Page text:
Ready to hack? Let's go.
First off, (if you haven't already), download the zANTI app from dsploit.net
You can register if you want and you're good to go.
Alright, now connect to the WiFi and start scanning.
Wait for the scan to be finished. You will see connected devices with open ports. As you can see on the image above, there are a few devices including one HTC device running Linux (Android) and two printers.
You can now choose which of the devices you want to attack. I will go ahead and select the HTC. If you want to attack all of them, you can select the entire network.
If you open up the device, you'll see a few options popping up.
- Connect to remote port
- Password complexity audit
- Vunlerabilities check (shellshock, SSL poodle)
Let's explain them. The scan option will perform another, more advanced scan on the target. You can specify the typea of scan and it will be more accurate on the target.
Connect to remote port is a very interesting option that lets the attacker connect to the open port and estabilish the connection to the victim. If you open up this option, you will see the available ports. In most cases, it would be 80, that is HTTP port. However, there can be more ports available. For example, I attempted to connect to my laptop - I have a password on it, if I didn't have any password set on my laptop, I could easily view everything available in the C:/ drive - pictures, folders, files and many more. Really cool, really spooky; conclusion - secure your laptop with a password, even if there's nobody you know that could possibly break into your device.
We're not done with this option, it brings much more stuff when there is a vunlerability that can be exploited on the victim's PC.
I've found this nice video by Adam Alio demonstrating the power of Zetasploit. He exploits a vulnerability in the victim's PC that allows to connect to remote host via VNC - the virtual network computing, a graphical desktop sharing system that allows to connect to monitor and control your PC using your Android phone, just like as you were running Windows XP.
Then he ran a Cloud exploit and connected to the console. He then took power over the computer and shut it down using shutdown command. Pretty nice and pretty easy. Also pretty scary, isn't it?
Let's skip the password complexity audit and jump right into the MITM section, which will be the most interesting one. MITM stands for man in the middle and what this basically means, is that by triggering an MITM attack, all the traffic goes through your device (you are becoming the man in the middle), thus you can easily view and modify the traffic requests.
To perform this MITM attack, simply select the target and then tap on "Man in the middle" button. A new tab will pop up.
Firstly, choose which functions do you want to enable during the MITM attack. There is a SSL Strip option, which is very important because it removes the HTTPS protocol by redirecting it to a HTTP. You will not be able to hijack a session when there is a HTTPS protocol so SSL Strip is essential for hacking accounts.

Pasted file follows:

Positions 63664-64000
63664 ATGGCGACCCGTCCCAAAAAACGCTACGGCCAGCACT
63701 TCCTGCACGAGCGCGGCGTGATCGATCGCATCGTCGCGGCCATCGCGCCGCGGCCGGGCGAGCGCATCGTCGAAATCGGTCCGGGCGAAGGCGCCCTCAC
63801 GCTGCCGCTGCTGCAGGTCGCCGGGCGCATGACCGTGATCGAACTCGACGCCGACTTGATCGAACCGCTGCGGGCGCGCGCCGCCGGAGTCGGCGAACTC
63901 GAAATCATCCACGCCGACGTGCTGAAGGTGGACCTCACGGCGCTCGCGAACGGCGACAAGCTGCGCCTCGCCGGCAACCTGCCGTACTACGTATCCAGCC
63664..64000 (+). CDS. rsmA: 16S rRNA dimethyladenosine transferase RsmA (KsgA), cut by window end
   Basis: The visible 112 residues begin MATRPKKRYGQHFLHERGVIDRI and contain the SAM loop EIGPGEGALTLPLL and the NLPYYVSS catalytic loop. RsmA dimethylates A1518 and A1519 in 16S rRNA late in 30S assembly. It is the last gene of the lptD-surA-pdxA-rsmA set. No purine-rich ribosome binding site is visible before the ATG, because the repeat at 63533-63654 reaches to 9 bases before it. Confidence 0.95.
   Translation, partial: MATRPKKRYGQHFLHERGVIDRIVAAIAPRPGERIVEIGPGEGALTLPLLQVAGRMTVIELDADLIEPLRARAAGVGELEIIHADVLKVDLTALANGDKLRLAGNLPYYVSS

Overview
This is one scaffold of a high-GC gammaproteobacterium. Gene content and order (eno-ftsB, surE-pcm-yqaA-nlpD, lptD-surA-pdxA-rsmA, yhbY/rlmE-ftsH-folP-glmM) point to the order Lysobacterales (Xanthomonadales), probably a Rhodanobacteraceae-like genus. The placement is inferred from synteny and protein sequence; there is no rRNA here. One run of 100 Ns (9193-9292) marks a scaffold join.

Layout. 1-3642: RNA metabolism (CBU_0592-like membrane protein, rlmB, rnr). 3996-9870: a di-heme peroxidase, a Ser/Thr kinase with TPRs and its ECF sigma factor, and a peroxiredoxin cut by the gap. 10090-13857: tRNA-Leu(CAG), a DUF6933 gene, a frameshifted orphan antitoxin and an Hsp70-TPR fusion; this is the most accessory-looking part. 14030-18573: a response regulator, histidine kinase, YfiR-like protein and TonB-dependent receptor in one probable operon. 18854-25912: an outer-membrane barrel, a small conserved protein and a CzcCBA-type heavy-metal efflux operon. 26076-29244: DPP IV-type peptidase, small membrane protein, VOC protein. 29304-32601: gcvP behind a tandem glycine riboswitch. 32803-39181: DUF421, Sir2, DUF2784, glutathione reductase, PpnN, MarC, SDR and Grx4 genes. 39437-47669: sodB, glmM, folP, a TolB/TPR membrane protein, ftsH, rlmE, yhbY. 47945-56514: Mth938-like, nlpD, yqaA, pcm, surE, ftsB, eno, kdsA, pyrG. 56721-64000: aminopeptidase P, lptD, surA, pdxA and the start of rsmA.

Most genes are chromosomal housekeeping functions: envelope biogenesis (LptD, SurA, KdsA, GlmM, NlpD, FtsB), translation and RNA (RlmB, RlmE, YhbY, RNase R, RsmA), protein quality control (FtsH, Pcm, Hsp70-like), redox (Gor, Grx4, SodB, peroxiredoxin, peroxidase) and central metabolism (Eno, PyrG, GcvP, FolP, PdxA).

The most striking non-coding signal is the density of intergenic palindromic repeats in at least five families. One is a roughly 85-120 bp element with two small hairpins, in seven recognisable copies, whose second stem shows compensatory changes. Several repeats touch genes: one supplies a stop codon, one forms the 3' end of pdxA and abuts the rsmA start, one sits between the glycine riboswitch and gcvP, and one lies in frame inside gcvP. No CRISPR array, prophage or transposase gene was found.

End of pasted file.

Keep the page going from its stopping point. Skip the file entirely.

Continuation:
SSL Strip cannot redirect a direct HTTPS, only when victim goes from HTTP to HTTPS. Means that if a victim opens up Facebook (which is HTTPS), SSL Strip will not work as there is a direct request to a HTTPS protocol. I suggest you keeping this enabled the entire time hacking.
Redirect HTTP -
This option redirects a website to another one. Simply choose the URL and enable the function.¨
Replace images -
Choose an image which will be replaced with all the images your victim browses through.
Capture download -
Choose which types you want to capture and enable the function to save all the files your victim downloads. You can also Intercept download by pushing another file to the victim.
Enable the MITM and wait a few whiles. If your victim doesn't use the net (web traffic), you'll have to wait till he/she opens up a browser, downloads a file or just use the network. If everything goes right, a little window saying "IP is vulnerable to MITM attack [or something like that]" should pop up. This means your victim is vunlerable to sniffing, session and password hijacking and many more functions zANTI has to offer.
To see what your victim browses through, see the "logged requests" option. You can also see logged images.
Image above shows logged requests, you can hijack the session by tapping on one of the requests.
To allow each HTTP request individually, use the zPacketEditor. By swyping to the left, you can easily modify the request and send it to the victim.
Alright, now you should know the basics of MITM spoofing attacks, have fun playing!
Just one more thing, always be responsible for what you're doing, don't share private stuff of your victims, After all, it is not that difficult to find out the spoofer across the network.